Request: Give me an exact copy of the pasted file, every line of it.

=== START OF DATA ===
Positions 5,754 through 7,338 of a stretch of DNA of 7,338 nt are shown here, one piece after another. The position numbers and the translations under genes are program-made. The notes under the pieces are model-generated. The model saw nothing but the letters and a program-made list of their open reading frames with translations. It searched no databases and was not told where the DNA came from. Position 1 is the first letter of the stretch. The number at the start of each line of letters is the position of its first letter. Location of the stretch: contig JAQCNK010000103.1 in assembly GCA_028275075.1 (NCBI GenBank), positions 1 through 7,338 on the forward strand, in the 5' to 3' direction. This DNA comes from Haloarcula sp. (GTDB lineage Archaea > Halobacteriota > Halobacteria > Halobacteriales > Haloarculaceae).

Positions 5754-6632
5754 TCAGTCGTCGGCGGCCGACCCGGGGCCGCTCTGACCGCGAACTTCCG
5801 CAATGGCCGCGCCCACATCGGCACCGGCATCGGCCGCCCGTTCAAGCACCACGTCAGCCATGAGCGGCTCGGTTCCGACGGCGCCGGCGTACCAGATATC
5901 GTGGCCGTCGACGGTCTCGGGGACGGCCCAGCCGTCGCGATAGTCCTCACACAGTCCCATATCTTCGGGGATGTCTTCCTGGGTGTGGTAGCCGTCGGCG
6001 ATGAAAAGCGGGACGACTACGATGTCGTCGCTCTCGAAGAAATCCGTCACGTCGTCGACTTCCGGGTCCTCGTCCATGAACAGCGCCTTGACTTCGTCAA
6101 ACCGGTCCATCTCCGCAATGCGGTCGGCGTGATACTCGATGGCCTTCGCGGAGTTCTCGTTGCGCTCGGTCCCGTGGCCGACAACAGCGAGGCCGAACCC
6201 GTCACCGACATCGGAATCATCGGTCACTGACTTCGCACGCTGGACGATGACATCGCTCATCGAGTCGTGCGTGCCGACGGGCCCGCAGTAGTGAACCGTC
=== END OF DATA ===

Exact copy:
Positions 5,754 through 7,338 of a stretch of DNA of 7,338 nt are shown here, one piece after another. The position numbers and the translations under genes are program-made. The notes under the pieces are model-generated. The model saw nothing but the letters and a program-made list of their open reading frames with translations. It searched no databases and was not told where the DNA came from. Position 1 is the first letter of the stretch. The number at the start of each line of letters is the position of its first letter. Location of the stretch: contig JAQCNK010000103.1 in assembly GCA_028275075.1 (NCBI GenBank), positions 1 through 7,338 on the forward strand, in the 5' to 3' direction. This DNA comes from Haloarcula sp. (GTDB lineage Archaea > Halobacteriota > Halobacteria > Halobacteriales > Haloarculaceae).

Positions 5754-6632
5754 TCAGTCGTCGGCGGCCGACCCGGGGCCGCTCTGACCGCGAACTTCCG
5801 CAATGGCCGCGCCCACATCGGCACCGGCATCGGCCGCCCGTTCAAGCACCACGTCAGCCATGAGCGGCTCGGTTCCGACGGCGCCGGCGTACCAGATATC
5901 GTGGCCGTCGACGGTCTCGGGGACGGCCCAGCCGTCGCGATAGTCCTCACACAGTCCCATATCTTCGGGGATGTCTTCCTGGGTGTGGTAGCCGTCGGCG
6001 ATGAAAAGCGGGACGACTACGATGTCGTCGCTCTCGAAGAAATCCGTCACGTCGTCGACTTCCGGGTCCTCGTCCATGAACAGCGCCTTGACTTCGTCAA
6101 ACCGGTCCATCTCCGCAATGCGGTCGGCGTGATACTCGATGGCCTTCGCGGAGTTCTCGTTGCGCTCGGTCCCGTGGCCGACAACAGCGAGGCCGAACCC
6201 GTCACCGACATCGGAATCATCGGTCACTGACTTCGCACGCTGGACGATGACATCGCTCATCGAGTCGTGCGTGCCGACGGGCCCGCAGTAGTGAACCGTC